‘I have what it takes to lead at any level’
President of the Assemblies of God, the Reverend Dr Lazarus Chakwera has challenged Malawians that he can change the face of Malawi politics. He has declared his interest to lead this country as a President on the Malawi Congress Party (MCP) ticket. Our reporter ANTHONY KASUNDA wanted to hear from the religious leader, why MCP of all the political parties?
That you want to contest at the MCP’s forthcoming convention is now in the public domain. But of all the political parties in Malawi, why MCP?
As the founding party of the Malawi nation, I believe that the MCP is the foundation that was laid as nationalists came together to unify a people and embark on nation building with a clear vision and values.
Some of the early aspirations and dreams need revisiting and the values that spearheaded that nation building need re-emphasis to more perfectly realign present realities with the future Malawians are longing for. Changes would be there considering the context in which we live now. I believe MCP is well able to adapt as it has survived up to now.
MCP is associated with bad things if what is said on political podiums by other political players is anything to go by. You are a respected religious leader, are you ready to be associated with MCP history?
MCP’s history, like anyone’s history for that matter, has both positive as well as negative aspects. One does not throw away the baby together with the bath water. The positive aspects can be embraced and build upon while the negative can serve as valuable lessons not to be repeated.
Not many people would agree with your recent description of the MCP president, John Tembo, as a democrat. What’s democratic about Tembo’s leadership?
Honourable Tembo has repeatedly said the party belongs to the people and it is the people who choose leaders. I would think that is a democratic position. And I respect that.
What would you say to someone who argues that you are a political amateur and, therefore, not fit to run for presidency?
People have a right to their opinion. Political amateurism or professionalism depends on how people perceive and practice politics. And my not having been in mainstream politics would be viewed by some as a weakness on my part. But on the other hand, that could also be seen as a strength by others. The whole issue is about leadership. And I believe I have what it takes to lead at any level.
Don’t you think you should have first grounded yourself in politics, by for instance running for a parliamentary seat before vying for the presidency?
That is certainly one option. But my interest epitomises the whole concept of doing politics “unusual” not “as usual”. If people want change, I am offering myself as someone who can work with them and provide leadership.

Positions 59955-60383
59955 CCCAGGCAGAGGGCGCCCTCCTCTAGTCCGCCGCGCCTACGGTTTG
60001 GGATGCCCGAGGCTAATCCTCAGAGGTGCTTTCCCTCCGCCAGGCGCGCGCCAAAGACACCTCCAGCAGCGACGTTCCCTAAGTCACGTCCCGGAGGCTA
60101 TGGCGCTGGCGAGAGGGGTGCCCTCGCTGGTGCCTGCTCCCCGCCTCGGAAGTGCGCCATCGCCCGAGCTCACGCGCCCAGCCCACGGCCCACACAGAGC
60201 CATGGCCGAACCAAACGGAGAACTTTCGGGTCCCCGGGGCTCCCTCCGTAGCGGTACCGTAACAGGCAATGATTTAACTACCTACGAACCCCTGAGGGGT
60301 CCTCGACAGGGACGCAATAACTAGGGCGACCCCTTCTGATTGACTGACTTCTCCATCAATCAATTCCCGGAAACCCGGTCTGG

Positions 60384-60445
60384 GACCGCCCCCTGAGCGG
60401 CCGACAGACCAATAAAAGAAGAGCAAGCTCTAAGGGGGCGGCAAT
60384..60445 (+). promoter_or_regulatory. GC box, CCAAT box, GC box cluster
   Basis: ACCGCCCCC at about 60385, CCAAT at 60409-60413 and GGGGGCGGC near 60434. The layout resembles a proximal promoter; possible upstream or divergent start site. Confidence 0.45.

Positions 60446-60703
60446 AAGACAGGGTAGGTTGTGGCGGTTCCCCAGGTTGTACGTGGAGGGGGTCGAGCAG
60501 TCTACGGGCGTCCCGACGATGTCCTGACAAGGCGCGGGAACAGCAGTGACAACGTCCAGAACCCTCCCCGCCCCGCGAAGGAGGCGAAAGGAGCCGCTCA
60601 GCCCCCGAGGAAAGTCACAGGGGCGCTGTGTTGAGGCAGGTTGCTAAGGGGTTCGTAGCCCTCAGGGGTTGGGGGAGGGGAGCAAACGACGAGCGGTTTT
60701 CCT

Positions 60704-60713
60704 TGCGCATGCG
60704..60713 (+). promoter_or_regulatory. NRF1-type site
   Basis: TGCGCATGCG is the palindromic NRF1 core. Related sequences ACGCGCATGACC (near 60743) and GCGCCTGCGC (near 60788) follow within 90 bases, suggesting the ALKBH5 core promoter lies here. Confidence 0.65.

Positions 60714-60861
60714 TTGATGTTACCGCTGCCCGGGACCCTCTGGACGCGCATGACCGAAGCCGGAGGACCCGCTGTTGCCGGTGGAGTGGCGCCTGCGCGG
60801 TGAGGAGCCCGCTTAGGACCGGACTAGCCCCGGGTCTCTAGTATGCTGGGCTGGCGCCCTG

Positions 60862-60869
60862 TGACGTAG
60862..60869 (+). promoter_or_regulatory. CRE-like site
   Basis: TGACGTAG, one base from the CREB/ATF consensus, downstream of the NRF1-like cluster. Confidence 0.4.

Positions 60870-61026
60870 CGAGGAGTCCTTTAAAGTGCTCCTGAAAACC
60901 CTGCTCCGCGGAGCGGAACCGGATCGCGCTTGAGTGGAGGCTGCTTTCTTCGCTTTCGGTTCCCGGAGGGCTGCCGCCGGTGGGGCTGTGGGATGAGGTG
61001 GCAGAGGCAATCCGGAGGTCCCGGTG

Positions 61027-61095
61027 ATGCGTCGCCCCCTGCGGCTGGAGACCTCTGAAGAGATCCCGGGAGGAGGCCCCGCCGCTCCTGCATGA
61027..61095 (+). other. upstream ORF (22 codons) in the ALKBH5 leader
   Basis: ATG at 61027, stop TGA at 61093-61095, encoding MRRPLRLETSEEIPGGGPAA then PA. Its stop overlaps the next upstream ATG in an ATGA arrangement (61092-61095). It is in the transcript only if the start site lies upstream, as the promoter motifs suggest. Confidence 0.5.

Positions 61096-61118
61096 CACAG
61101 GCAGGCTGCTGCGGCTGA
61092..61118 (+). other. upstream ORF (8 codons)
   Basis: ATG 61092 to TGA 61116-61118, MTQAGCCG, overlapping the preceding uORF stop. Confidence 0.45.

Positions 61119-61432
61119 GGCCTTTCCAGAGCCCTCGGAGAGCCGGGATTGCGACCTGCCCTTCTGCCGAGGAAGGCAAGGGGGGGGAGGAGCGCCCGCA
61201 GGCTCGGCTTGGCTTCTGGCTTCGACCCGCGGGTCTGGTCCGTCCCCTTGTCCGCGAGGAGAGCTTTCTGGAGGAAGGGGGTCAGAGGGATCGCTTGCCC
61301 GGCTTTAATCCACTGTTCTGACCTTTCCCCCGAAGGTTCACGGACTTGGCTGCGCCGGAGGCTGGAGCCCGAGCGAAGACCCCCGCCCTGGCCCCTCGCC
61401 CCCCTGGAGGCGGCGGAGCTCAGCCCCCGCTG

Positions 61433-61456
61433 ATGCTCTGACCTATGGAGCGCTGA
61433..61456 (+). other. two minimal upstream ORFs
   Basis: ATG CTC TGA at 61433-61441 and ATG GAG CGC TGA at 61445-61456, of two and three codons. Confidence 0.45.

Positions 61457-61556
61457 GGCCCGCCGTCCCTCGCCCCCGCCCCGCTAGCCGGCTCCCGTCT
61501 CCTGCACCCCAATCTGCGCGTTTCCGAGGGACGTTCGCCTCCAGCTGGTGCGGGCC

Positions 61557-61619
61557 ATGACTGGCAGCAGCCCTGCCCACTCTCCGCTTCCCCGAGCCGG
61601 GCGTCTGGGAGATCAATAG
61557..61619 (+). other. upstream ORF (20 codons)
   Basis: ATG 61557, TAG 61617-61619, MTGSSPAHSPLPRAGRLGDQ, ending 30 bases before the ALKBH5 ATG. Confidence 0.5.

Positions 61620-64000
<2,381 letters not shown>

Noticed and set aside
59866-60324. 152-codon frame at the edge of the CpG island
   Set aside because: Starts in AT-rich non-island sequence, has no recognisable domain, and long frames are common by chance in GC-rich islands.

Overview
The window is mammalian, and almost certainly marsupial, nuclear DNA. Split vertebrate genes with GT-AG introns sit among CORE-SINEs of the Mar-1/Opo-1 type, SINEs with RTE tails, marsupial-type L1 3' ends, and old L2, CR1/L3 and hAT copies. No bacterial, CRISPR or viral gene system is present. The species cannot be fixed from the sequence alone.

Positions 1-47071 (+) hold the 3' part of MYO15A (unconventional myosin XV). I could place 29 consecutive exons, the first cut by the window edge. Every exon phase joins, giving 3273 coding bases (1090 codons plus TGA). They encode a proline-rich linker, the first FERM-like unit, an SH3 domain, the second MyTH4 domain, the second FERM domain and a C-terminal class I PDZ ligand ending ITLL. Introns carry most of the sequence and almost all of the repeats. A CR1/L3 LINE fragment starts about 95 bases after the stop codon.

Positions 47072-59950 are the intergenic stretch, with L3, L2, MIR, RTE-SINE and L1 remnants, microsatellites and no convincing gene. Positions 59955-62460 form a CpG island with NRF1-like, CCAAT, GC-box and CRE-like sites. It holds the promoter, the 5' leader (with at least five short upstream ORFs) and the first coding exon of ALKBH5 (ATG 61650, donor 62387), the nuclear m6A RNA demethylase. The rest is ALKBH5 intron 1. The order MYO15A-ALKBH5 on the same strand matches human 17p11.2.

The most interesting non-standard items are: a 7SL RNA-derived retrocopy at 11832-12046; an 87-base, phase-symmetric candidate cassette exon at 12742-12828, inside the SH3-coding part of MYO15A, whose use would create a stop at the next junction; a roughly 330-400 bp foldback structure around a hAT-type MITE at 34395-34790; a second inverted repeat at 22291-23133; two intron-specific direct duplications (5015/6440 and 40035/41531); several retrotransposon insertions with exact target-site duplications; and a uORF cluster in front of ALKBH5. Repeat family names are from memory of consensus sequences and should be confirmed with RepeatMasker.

When you want to fight a pig, you have to be ready to be contaminated with mud. Politics is said to be a dirty game, are you ready to get dirty?
While politics is said to be a dirty game by some, the word itself per se does not mean or imply that. People who do politics may be the ones who are dirty and consequently practice dirty politics.
If, therefore, some people want to put mud on me as you put, so be it. But I am not putting mud on anyone. It is not about me. If we tell the truth, it will always catch up with us.
Your name is very new in Malawi’s politics. What gives you confidence that MCP should trust you to take them into government next year?
People are looking for change for the better. A new name on the horizon might just represent that change. Since people vote for who they want, we respect their choice. We deserve the leadership we choose despite the feeling that Malawians deserve better.
How are you going to combine church and politics, considering that you are president of Assemblies of God church? Will you resign from the church’s position?
At the appropriate time, it is evident that I will relinquish my leadership as President of Malawi Assemblies of God. But we need not give the impression that that church and politics are mutually exclusive. All authority is from God. And God is God of the nations. He sets up leaders. Righteousness is what exalts a nation while sin is a reproach to any people.
What do you think are your major strengths and weaknesses?
My capacity to cast a compelling vision and mobilise people to realise it for their benefit is a strength that I have. My greatest asset is my character. Sometimes mere competence without corresponding character traits leads to the derailment of otherwise good policies and plans in pursuit of any given vision. My apparent weakness is being a novice in so far as mainstream Malawian politics are concerned.
Malawians are looking for a leader who will provide a solution to the economic woes the country is facing. How do you think this situation can best be resolved?
Specifics of these can be given at the appropriate time. The agricultural sector may need to be beefed up beyond levels of mere subsistence. A deliberate plan to grow Malawian entrepreneurship in all sectors may need to be embarked on. The infrastructure is already there. We must create wealth for all. We must all resolve not to be a nation of beggars.
Campaign is an expensive exercise, are you financially ready?
I may not be financially ready as you put it. But Malawians can fund a campaign that is unlike any other but getting everyone who believes in the future we represent to invest in it.
Lastly, if you fail to make it at the convention, what’s next?
I shall continue to serve Malawians in my present capacity and support those leading this nation in any way I can to accelerate the country’s development and unity. Thank you for taking time to speak to me.